# Chapter 8 Effect Sizes, Power, and Sample Size Planning

An imporant adjunct to NHST work with ANOVA is the provision of effect sizes. Although there are several approaches possible to finding effect size statistics in R, they are fairly simple to obtain. Sample size planning can be accomplished with tools from the pwr package, although I probably prefer the use of the GPower software for its broad capabilities.

## 8.1 Effect Sizes

In earlier sections of this document, we have already seen provision of some effect size statistics. The multiple R-squared available from the ‘lm’ fit objects is also called eta-squared. The afex package functions give the “generalized eta squared” statistic.

Note that in a 1-way design, partial eta squared values will equal the eta squared value, and partial omega squared values will equal omega squared values.

Eta Squared, omega Squared, and Cohen’s F can be obtained quickly from the effectsize package.

One additional useful function is provided here for computation of several commonly used effect sizes (sjstats).

### 8.1.1 Use of the effectsize package

Two functions, eta_sq and omega_sq permit confidence interval calculation for either full or partial effect size statistics. The partial effect size statistic concept really has no meaning in 1-way ANOVAS and that is reflected in the commentary produced by the functions.

effectsize::omega_squared(fit.1, ci = .95)
## For one-way between subjects designs, partial omega squared is
##   equivalent to omega squared. Returning omega squared.
## # Effect Size for ANOVA
##
## Parameter | Omega2 |       95% CI
## ---------------------------------
## factora   |   0.25 | [0.02, 1.00]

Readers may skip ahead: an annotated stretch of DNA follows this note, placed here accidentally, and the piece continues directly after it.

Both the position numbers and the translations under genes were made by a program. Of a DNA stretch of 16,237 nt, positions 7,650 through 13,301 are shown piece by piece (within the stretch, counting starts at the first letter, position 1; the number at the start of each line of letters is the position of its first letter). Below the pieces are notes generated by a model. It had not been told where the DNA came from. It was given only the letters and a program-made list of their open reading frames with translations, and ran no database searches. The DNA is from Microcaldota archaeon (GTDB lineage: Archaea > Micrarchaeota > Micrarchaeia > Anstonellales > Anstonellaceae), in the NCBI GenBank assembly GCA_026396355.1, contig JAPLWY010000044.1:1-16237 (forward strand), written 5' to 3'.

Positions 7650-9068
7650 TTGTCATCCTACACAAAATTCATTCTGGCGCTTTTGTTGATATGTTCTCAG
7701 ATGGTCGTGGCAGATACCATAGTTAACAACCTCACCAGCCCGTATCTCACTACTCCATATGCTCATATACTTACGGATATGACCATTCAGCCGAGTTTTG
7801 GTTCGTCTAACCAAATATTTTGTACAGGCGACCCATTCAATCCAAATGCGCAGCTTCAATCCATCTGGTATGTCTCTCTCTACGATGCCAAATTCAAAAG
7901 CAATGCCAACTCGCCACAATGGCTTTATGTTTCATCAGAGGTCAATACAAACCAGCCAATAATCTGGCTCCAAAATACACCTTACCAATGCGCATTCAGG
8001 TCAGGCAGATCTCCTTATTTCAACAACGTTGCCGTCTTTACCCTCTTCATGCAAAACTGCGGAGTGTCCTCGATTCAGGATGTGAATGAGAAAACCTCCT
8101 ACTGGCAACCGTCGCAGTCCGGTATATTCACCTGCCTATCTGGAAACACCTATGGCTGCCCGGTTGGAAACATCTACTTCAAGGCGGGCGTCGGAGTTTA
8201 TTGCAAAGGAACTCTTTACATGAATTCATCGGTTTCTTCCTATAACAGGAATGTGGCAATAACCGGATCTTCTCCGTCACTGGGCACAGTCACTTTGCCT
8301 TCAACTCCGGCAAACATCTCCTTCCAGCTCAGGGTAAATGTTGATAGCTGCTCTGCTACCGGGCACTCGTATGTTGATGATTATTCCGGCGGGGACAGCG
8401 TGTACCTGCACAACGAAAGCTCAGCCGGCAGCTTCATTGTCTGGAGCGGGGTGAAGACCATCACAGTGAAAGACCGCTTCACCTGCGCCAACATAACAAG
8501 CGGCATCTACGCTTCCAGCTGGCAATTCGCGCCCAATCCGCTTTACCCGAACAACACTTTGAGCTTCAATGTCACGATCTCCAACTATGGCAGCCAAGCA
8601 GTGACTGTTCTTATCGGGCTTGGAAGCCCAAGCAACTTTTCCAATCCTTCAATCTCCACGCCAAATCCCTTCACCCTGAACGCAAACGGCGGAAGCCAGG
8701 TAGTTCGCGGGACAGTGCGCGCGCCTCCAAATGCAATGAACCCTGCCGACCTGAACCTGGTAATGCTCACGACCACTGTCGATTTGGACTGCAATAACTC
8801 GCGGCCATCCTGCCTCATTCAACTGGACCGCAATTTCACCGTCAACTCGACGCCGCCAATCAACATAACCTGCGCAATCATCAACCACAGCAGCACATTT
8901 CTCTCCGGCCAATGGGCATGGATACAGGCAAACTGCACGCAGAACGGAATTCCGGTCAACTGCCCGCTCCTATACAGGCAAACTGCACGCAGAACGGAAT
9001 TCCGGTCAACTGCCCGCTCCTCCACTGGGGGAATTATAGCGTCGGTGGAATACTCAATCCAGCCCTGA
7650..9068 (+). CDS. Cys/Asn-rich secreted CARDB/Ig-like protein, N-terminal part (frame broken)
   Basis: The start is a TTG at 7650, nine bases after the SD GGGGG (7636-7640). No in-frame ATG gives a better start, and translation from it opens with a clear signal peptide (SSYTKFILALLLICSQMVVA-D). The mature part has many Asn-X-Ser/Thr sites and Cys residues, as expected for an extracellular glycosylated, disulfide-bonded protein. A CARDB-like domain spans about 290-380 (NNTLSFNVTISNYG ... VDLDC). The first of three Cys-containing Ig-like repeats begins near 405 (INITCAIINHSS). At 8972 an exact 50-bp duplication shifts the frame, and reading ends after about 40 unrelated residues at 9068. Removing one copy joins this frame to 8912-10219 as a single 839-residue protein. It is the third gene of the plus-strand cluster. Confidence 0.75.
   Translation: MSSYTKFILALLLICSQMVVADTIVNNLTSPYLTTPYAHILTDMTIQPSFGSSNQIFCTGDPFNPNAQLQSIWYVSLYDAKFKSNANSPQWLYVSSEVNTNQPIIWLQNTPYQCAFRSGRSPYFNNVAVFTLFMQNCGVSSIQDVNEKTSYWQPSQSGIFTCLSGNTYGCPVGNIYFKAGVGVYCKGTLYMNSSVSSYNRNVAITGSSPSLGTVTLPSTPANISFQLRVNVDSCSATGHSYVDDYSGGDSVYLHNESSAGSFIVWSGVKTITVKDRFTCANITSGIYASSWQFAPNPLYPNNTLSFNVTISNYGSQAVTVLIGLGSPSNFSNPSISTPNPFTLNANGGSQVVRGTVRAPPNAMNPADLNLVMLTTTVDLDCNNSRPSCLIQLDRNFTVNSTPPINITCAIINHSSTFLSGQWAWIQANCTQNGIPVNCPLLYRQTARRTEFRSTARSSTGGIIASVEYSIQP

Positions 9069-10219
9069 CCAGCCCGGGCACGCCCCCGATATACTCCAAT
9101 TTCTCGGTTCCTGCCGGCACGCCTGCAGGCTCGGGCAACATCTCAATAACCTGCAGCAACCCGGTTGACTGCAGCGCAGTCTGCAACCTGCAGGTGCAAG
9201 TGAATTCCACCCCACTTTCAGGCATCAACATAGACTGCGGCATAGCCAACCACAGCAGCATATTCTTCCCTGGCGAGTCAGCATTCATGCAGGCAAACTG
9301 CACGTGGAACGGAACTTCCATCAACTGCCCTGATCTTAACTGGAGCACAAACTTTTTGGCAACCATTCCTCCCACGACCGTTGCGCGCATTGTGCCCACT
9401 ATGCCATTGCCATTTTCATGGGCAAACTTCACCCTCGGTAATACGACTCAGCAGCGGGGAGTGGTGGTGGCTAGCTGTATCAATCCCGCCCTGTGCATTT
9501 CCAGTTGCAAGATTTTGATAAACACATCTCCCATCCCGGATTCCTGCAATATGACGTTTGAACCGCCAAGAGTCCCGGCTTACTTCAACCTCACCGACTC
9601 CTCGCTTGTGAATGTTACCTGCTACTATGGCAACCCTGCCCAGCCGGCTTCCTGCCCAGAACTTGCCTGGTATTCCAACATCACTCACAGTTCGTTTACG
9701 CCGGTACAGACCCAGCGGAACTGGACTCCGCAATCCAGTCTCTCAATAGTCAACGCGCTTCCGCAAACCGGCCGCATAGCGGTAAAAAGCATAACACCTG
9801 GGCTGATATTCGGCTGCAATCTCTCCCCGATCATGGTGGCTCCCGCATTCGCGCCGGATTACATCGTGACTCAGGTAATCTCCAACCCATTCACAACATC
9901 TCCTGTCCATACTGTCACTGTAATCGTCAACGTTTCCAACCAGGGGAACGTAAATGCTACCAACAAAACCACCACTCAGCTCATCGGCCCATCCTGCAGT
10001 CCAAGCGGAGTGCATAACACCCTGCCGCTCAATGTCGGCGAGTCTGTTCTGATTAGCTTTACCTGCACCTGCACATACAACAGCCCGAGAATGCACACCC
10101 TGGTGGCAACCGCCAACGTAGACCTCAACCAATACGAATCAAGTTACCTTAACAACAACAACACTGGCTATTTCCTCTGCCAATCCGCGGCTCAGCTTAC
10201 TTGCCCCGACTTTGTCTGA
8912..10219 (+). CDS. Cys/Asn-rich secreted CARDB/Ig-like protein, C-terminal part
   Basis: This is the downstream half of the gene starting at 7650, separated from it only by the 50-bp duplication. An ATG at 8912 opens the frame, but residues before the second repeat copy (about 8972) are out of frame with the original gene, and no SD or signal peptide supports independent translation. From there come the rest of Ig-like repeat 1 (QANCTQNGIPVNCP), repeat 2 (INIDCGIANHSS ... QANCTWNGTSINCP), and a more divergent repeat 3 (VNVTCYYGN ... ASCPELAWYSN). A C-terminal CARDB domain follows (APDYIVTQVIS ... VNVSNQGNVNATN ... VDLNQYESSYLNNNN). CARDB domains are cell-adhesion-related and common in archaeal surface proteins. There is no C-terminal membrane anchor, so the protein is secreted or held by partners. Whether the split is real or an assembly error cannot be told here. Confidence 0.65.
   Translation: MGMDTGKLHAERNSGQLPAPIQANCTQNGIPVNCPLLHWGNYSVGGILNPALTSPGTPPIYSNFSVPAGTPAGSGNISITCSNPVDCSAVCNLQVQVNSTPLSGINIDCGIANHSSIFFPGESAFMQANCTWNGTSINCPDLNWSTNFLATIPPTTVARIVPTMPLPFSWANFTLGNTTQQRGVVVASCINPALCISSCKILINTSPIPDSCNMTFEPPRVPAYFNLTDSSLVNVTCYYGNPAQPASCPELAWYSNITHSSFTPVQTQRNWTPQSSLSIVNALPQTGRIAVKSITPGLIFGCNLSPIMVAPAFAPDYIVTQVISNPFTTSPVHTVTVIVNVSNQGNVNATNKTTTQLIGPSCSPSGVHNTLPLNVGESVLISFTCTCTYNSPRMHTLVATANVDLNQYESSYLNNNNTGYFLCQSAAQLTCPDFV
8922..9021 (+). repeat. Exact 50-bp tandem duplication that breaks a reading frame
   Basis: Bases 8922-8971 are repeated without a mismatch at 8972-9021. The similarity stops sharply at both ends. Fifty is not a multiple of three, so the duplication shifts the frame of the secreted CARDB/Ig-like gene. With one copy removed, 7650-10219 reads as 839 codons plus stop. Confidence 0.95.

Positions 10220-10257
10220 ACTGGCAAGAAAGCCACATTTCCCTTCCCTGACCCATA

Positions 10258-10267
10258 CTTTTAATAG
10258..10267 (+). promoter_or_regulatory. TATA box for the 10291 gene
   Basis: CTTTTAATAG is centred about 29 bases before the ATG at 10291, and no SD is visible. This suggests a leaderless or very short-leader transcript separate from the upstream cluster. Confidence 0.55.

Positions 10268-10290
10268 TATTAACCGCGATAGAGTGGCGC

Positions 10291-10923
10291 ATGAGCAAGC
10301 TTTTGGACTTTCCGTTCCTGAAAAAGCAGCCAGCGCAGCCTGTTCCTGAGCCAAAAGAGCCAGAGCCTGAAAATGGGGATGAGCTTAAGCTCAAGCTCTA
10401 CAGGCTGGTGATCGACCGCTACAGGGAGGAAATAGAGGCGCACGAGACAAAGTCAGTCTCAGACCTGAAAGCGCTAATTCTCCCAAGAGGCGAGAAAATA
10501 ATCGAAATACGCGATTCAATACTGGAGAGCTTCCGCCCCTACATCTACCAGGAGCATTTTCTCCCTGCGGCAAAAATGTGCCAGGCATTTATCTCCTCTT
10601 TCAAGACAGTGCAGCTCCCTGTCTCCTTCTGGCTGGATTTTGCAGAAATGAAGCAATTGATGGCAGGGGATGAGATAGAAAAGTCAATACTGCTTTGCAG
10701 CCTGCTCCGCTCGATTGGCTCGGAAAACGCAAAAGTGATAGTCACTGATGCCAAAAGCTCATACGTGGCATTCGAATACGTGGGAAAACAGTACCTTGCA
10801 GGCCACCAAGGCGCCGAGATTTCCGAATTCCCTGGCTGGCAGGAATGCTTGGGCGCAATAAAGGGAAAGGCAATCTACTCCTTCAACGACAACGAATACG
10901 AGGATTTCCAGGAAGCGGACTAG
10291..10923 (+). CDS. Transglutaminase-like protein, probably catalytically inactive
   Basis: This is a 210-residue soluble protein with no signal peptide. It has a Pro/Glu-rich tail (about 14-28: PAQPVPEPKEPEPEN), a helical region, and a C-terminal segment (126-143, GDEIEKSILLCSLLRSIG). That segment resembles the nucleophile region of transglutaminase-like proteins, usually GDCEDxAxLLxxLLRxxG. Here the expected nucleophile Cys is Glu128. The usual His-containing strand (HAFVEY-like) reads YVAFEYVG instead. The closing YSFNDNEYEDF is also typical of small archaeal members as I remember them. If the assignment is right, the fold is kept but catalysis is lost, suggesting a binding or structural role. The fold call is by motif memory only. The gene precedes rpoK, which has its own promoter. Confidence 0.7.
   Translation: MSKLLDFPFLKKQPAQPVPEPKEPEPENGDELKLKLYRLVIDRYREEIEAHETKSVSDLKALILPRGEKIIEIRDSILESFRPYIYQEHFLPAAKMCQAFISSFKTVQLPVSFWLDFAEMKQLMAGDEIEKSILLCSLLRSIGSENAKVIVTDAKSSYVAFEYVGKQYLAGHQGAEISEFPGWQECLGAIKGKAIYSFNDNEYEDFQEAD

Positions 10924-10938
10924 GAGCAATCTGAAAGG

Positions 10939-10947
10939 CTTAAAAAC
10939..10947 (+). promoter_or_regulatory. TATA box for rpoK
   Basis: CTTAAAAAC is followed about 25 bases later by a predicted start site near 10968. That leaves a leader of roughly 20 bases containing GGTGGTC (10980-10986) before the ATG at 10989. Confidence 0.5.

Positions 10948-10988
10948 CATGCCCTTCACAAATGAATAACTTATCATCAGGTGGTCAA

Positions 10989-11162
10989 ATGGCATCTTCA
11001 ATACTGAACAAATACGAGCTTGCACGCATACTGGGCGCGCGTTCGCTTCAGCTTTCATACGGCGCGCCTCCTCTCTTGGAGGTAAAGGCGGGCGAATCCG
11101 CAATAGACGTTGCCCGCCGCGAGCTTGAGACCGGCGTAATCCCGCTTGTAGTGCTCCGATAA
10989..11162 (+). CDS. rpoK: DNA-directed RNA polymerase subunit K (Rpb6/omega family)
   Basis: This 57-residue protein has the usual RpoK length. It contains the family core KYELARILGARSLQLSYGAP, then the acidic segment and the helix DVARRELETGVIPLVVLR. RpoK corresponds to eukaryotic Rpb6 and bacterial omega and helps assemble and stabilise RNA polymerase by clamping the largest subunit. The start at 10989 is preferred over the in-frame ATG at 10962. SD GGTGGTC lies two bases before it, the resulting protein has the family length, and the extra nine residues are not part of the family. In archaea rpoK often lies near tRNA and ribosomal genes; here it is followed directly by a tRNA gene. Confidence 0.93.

##
## - One-sided CIs: upper bound fixed at [1.00].
effectsize::eta_squared(fit.1, ci = .95)
## For one-way between subjects designs, partial eta squared is equivalent
##   to eta squared. Returning eta squared.
## # Effect Size for ANOVA
##
## Parameter | Eta2 |       95% CI
## -------------------------------
## factora   | 0.30 | [0.06, 1.00]
##
## - One-sided CIs: upper bound fixed at [1.00].

The Cohen’s F statistics is also provided by a function from the effectsize package:

effectsize::cohens_f(fit.1, ci=.95)
## For one-way between subjects designs, partial eta squared is equivalent
##   to eta squared. Returning eta squared.
## # Effect Size for ANOVA
##
## Parameter | Cohen's f |      95% CI
## -----------------------------------
## factora   |      0.66 | [0.26, Inf]
##
## - One-sided CIs: upper bound fixed at [Inf].

## 8.2 Use of the sjstats package

The anova_stats function strikes me as very useful. It not only returns the basic ANOVA, but provides several effect size indices, including Cohen’s f. Note that the “power” value returned in the data frame produced by the anova_stats function is a post-hoc power calculation that we have reviewed as a problematic concept in how it has often been applied. Refer to the stattoolkit bibliography for the literature on this.

kable(sjstats::anova_stats(fit.1))
term df sumsq meansq statistic p.value etasq partial.etasq omegasq partial.omegasq epsilonsq cohens.f power
factora factora 2 233.867 116.933 5.895 0.008 0.304 0.304 0.246 0.246 0.252 0.661 0.874
…2 Residuals 27 535.600 19.837 NA NA NA NA NA NA NA NA NA